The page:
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What is pro-cyclicality?



July 29, 2011 – Comments (4)

Excellent post at Credit Writedowns. Absolutely dovetails with my last post: The danger is from the spending cuts, not the potential downgrade -


What is pro-cyclicality?
Economics | Edward Harrison | 29 July 2011 11:24

Looking up the term procyclical on the Internet, I see the Wikipedia entry defines it as:

    Procyclical is a term used in economics to describe how an economic quantity is related to economic fluctuations. It is the opposite of countercyclical…

    In business cycle theory and finance, any economic quantity that is positively correlated with the overall state of the economy is said to be procyclical. That is, any quantity that tends to increase when the overall economy is growing is classified as procyclical. Quantities that tend to increase when the overall economy is slowing down are classified as 'countercyclical'…

    Procyclical has a different meaning in the context of economic policy. In this context, it refers to any aspect of economic policy that could magnify economic or financial fluctuations. An economic policy that is believed to decrease fluctuations is called countercyclical.

I talked about this in the first context in 2008. What got me thinking about procyclicality again was the chatter about cut, cap and balance which the Republicans in the US Congress are proposing. The goal is to reduce deficits. The plan is to cut spending, cap spending increases and pass a balanced budget amendment to the US Constitution.

Balanced budget amendments are another one of these artificial constraints that look better on paper than they do in reality because they are procyclical.

In the eurozone, the stability and growth pact provides a 3% deficit hurdle which almost all of the euro zone breached during the recession. Austerity attempts to meet the hurdle we see have created larger deficits in the periphery (Spain, Greece, Portugal and Ireland).

The same problems were apparent in the US states where balanced budget amendments are the order of the day. Before Barack Obama entered the White House, I asked in January 2009 “Will federal largesse be countered by state and local cutbacks?” By June 2010, it was obvious the answer was yes. That’s what procyclicality means.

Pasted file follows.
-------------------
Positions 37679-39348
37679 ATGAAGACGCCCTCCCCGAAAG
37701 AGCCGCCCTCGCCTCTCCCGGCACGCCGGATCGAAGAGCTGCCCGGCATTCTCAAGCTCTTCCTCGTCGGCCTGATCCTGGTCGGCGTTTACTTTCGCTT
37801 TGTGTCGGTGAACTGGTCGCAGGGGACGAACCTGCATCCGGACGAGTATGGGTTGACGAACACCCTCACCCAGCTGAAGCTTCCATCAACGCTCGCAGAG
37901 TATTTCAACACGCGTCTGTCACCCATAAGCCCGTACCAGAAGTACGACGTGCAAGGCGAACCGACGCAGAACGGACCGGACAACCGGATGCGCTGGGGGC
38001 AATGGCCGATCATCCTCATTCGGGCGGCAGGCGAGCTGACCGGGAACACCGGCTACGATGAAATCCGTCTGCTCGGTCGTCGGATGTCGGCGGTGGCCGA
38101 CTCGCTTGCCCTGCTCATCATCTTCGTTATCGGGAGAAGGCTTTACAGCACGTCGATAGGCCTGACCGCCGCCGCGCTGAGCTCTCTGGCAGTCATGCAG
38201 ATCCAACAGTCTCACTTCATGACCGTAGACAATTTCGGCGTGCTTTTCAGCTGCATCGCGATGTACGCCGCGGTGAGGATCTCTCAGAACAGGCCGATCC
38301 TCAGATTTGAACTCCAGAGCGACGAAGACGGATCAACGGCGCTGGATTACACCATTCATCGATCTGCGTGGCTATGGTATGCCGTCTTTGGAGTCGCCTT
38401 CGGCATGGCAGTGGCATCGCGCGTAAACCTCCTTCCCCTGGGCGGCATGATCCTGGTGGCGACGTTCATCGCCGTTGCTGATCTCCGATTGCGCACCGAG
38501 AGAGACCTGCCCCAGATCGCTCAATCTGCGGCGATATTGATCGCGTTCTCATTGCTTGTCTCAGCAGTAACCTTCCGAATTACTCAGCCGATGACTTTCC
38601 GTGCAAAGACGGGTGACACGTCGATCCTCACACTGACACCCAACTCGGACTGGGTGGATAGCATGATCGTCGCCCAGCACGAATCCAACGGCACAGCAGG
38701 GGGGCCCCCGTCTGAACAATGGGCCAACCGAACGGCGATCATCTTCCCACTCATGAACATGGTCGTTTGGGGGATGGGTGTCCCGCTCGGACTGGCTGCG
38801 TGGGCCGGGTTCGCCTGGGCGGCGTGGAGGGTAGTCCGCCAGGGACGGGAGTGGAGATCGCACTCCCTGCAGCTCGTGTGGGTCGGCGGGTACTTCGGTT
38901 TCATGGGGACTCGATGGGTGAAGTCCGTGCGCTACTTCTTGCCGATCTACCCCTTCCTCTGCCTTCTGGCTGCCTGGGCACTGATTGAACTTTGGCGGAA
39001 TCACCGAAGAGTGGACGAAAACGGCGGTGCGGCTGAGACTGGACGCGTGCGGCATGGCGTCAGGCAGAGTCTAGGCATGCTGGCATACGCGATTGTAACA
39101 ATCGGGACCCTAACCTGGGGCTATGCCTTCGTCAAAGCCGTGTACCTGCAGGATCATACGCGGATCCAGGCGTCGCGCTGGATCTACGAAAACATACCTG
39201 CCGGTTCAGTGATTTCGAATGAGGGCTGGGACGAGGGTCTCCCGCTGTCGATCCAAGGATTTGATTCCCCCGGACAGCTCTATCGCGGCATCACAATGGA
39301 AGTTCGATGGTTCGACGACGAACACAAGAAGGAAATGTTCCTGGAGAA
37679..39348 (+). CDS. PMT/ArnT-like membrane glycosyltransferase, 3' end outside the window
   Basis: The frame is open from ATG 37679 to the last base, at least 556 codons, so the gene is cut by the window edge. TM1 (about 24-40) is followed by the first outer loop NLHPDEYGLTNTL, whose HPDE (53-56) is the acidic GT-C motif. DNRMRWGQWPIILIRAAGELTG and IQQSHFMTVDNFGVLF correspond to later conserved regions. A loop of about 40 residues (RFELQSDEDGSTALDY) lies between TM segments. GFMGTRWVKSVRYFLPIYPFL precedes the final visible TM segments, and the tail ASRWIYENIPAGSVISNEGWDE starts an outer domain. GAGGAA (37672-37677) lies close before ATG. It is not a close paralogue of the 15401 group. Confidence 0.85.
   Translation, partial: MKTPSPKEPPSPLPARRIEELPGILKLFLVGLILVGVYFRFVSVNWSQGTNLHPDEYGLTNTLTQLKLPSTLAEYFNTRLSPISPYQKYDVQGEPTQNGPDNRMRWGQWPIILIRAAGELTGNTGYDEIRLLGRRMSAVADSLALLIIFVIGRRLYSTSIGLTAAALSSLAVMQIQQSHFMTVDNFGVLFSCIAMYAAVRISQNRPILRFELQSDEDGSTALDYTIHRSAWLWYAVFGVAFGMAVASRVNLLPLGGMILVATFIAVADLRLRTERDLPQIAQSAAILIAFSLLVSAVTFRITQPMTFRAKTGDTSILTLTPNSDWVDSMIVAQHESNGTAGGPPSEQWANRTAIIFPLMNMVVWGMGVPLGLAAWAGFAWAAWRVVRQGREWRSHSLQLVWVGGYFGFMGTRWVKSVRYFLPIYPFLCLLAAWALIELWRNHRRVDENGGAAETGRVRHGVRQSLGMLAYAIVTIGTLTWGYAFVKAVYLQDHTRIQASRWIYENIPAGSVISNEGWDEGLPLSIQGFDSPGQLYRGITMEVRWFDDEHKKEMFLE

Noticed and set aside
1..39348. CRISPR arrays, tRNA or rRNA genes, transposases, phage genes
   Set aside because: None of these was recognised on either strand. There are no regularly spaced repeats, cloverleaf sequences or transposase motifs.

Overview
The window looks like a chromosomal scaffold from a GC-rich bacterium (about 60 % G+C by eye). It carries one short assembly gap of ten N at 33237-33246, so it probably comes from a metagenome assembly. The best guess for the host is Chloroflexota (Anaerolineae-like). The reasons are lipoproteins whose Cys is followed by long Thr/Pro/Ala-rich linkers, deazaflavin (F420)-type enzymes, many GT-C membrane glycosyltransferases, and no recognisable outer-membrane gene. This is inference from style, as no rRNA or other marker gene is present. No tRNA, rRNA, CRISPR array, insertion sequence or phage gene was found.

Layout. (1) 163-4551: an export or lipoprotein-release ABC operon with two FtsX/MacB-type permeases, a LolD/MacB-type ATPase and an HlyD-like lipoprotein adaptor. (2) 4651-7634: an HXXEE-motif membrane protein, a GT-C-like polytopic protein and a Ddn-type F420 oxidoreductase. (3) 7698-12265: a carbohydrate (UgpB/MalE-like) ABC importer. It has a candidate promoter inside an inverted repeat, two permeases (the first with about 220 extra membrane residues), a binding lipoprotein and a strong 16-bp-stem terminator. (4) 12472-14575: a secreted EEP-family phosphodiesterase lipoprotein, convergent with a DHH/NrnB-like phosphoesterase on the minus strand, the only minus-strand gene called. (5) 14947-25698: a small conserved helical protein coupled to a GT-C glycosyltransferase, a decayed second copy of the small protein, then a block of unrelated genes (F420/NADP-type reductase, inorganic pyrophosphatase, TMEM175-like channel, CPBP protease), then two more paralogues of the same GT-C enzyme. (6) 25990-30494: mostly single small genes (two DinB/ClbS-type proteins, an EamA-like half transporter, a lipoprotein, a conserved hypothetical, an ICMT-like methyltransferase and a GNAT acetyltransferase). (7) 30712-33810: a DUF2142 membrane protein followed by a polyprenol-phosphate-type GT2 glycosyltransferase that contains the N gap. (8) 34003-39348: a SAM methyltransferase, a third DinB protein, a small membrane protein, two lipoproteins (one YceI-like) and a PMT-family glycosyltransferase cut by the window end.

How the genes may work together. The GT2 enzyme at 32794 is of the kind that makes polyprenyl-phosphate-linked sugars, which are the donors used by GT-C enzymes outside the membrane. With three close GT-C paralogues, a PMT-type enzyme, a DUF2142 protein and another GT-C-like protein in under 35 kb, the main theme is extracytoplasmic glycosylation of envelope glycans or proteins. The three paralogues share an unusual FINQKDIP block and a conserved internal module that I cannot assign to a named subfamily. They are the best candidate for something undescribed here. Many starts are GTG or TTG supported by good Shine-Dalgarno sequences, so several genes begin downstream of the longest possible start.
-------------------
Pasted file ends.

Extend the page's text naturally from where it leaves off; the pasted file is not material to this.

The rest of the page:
Procyclicality is fine for states as a constraint despite how they exacerbate the swings in the business cycle, creating deadweight losses. The federal government can always counter this pro-cyclicality and smooth out the cycle. This is one of the structural flaws of the euro zone; there is no federal agent to do this, and, thus, the business cycle will invariably be volatile.

Now, America is looking to impose the same sort of procyclicality on the US federal government. When downturns hit, revenues drop because tax receipts drop due to income shortfalls and spending increases because of automatic stabilisers. So, a balanced budget amendment would require even more cuts. But since those cuts reduce income and tax receipts, you need enough cuts to overcome the negative revenue effects on the budget. That means a balanced budget amendment would require deep, deep cuts in federal spending at precisely the worst moment in the business cycle. That’s procyclicality.

This is a recipe for disaster. And it will lead to huge volatility in the business cycle, deadweight economic losses and growth underperformance. If you hear anyone telling you this is a good mechanism for reining in deficit spending, you will know they haven’t thought through the effects of procyclicality.

4 Comments – Post Your Own

#1) On July 29, 2011 at 2:08 PM, whereaminow (< 20) wrote:


I'd like to carry on our other conversation over email if that's cool with you. 

David in Qatar

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#2) On July 29, 2011 at 2:43 PM, binve (< 20) wrote:

David, no problem I will email you.

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#3) On July 29, 2011 at 5:25 PM, Frankydontfailme (29.35) wrote:

Will you guys post the best hits?

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#4) On July 29, 2011 at 6:02 PM, constructive (99.97) wrote:

Austerity attempts to meet the hurdle we see have created larger deficits in the periphery (Spain, Greece, Portugal and Ireland).

Larger deficits compared to what?  I assume you don't mean compared to 2007, but compared to some possibility of what the PIIGS might have done?

Abandoning the Euro and mounting a huge stimulus might have supported Spanish GDP (depending on how much the markets hated it), but would have substantially increased Spain's deficit compared to 2007.

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